Role of krill versus bottom-up factors in controlling phytoplankton biomass in the northern Antarctic waters of South Georgia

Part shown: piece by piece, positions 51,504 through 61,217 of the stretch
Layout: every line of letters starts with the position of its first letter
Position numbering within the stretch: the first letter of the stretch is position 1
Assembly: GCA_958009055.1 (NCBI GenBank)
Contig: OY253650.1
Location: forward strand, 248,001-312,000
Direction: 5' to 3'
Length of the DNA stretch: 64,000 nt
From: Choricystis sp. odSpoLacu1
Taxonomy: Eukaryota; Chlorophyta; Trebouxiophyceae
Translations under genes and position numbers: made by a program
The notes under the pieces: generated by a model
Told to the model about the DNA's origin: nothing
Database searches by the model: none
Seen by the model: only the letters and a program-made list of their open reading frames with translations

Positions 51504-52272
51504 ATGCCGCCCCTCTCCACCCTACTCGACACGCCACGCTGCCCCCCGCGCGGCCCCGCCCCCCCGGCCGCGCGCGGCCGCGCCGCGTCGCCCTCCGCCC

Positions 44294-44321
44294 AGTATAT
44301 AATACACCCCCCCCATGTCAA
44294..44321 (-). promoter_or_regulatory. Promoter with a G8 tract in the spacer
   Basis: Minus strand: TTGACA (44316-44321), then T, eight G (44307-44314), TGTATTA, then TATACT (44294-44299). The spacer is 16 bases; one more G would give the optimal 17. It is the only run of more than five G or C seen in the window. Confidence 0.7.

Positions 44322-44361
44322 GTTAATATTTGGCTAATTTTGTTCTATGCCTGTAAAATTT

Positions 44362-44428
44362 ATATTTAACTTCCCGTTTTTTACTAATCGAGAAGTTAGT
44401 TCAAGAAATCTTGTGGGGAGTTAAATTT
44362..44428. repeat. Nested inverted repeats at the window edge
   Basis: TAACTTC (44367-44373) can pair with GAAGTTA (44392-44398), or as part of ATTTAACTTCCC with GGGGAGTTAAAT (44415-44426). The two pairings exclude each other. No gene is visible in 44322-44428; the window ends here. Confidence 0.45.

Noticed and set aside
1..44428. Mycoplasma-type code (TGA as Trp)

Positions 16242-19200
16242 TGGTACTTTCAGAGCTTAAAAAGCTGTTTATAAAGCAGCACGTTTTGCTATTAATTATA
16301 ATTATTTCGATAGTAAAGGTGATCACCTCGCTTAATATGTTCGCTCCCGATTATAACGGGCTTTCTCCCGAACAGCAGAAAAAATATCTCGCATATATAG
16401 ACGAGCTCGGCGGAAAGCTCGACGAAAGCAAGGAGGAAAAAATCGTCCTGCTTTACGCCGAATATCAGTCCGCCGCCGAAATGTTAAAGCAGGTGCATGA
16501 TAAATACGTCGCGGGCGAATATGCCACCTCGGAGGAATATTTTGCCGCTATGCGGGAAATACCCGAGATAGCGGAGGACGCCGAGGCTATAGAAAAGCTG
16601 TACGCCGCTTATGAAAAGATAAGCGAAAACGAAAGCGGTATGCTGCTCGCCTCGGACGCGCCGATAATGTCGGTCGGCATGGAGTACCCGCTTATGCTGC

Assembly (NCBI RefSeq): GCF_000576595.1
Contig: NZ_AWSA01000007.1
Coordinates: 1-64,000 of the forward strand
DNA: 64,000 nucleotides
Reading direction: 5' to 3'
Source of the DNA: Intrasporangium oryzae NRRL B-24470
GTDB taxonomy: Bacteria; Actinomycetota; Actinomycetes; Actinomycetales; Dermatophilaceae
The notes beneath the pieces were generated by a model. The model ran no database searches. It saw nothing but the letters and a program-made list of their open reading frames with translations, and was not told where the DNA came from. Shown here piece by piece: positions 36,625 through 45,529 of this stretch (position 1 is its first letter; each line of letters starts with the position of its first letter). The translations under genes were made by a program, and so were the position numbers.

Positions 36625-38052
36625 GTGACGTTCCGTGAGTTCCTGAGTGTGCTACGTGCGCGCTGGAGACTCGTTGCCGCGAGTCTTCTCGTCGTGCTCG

The extent to which Antarctic phytoplankton stocks are controlled by ‘bottom-up’ and/or ‘top-down’ factors is highly variable. Here we consider data collected at South Georgia during 3 summer surveys that recorded substantial hydrographic variability. A suite of bottom-up and top-down controlling factors were measured simultaneously at the mesoscale. Sea surface temperature varied by>2 degrees C, macronutrients ranged from near-winter concentrations to near-depleted, while mean densities of a major grazer, krill Euphausia superba, varied between near-zero and>400 g wet mass m(-2). A general linear model was used to identify the main factors implicated in the observed differences in phytoplankton biomass. Despite east-to-west and on- to off-shelf temperature gradients, temperature per se was not implicated in phytoplankton variability. Also, while there was an abundance of NO3-N in surface waters, NH4-N was the key nutrient throughout. A domed relationship between phytoplankton and krill peaked between 2 and 4 mg chlorophyll a m(-3) and 6 and 30 g krill m(-2). The positive side of this dome was represented by the west off-shelf region downstream of South Georgia. Here, an ample supply of micro- and macronutrients promoted high primary production, and low densities of krill presumably had little grazing effect, This positive relationship between krill and phytoplankton biomasses was interpreted as krill accumulating in areas of good feeding conditions. The negative side of the dome was typified by the east off-shelf region, where macronutrients remained high, primary production rates were low, and krill densities were very high. The grazing rates calculated here suggested that krill affect their food stocks severely, and the negative krill-phytoplankton relationship in this region may reflect locally high krill densities driving down their food supply.